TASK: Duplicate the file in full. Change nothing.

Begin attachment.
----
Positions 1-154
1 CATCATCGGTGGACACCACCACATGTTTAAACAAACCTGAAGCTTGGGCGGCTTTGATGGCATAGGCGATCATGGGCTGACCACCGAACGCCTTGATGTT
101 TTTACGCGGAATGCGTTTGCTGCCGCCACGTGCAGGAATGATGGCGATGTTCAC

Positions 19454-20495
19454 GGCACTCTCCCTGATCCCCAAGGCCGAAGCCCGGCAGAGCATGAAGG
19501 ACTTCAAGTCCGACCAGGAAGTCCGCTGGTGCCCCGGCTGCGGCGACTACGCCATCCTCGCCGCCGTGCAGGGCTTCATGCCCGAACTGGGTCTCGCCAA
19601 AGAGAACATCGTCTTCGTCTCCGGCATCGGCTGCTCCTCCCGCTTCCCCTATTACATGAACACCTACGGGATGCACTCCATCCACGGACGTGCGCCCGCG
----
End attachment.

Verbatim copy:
Positions 1-154
1 CATCATCGGTGGACACCACCACATGTTTAAACAAACCTGAAGCTTGGGCGGCTTTGATGGCATAGGCGATCATGGGCTGACCACCGAACGCCTTGATGTT
101 TTTACGCGGAATGCGTTTGCTGCCGCCACGTGCAGGAATGATGGCGATGTTCAC

Positions 19454-20495
19454 GGCACTCTCCCTGATCCCCAAGGCCGAAGCCCGGCAGAGCATGAAGG
19501 ACTTCAAGTCCGACCAGGAAGTCCGCTGGTGCCCCGGCTGCGGCGACTACGCCATCCTCGCCGCCGTGCAGGGCTTCATGCCCGAACTGGGTCTCGCCAA
19601 AGAGAACATCGTCTTCGTCTCCGGCATCGGCTGCTCCTCCCGCTTCCCCTATTACATGAACACCTACGGGATGCACTCCATCCACGGACGTGCGCCCGCG